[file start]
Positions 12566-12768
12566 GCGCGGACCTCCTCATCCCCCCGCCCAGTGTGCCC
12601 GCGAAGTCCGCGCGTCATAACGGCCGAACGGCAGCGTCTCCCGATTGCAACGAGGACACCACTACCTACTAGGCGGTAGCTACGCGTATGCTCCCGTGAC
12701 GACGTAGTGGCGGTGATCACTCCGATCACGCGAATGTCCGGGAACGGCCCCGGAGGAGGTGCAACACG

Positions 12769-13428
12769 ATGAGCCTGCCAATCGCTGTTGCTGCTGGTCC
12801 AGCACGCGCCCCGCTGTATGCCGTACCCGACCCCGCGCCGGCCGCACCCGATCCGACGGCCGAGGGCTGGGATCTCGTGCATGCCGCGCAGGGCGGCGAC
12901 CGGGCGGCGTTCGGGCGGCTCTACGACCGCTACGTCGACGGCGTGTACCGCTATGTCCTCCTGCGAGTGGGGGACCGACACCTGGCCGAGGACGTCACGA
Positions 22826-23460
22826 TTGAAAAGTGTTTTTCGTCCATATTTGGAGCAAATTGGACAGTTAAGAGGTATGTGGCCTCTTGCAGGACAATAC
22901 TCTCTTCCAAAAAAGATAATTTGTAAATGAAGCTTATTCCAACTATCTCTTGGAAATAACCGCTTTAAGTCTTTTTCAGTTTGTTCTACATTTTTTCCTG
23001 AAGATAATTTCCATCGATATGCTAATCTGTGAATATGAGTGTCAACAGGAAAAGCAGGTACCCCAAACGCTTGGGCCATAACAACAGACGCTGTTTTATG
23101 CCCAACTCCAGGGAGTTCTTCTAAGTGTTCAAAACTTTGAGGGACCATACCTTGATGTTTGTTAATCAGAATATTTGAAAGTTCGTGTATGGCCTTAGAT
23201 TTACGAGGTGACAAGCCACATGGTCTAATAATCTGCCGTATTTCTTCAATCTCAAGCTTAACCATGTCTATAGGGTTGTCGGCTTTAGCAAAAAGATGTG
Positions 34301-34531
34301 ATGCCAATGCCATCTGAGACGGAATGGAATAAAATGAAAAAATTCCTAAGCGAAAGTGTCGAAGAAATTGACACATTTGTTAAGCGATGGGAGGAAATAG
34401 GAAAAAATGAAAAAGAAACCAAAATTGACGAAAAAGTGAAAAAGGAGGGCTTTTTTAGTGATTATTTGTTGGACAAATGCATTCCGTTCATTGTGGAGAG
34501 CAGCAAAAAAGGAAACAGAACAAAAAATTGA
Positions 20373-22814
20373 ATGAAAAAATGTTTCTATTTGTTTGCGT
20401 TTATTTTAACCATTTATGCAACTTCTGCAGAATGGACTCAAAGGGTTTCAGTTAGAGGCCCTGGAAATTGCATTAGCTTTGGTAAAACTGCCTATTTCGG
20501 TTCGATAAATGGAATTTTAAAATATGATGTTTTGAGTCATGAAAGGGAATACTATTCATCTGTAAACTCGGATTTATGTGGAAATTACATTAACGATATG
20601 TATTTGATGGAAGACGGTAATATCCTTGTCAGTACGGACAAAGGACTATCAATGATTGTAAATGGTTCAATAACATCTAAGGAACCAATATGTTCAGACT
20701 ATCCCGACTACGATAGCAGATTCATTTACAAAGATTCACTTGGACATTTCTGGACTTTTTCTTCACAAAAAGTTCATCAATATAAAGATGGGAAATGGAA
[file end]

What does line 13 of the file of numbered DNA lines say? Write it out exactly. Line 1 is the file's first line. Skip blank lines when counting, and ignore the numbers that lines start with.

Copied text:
23101 CCCAACTCCAGGGAGTTCTTCTAAGTGTTCAAAACTTTGAGGGACCATACCTTGATGTTTGTTAATCAGAATATTTGAAAGTTCGTGTATGGCCTTAGAT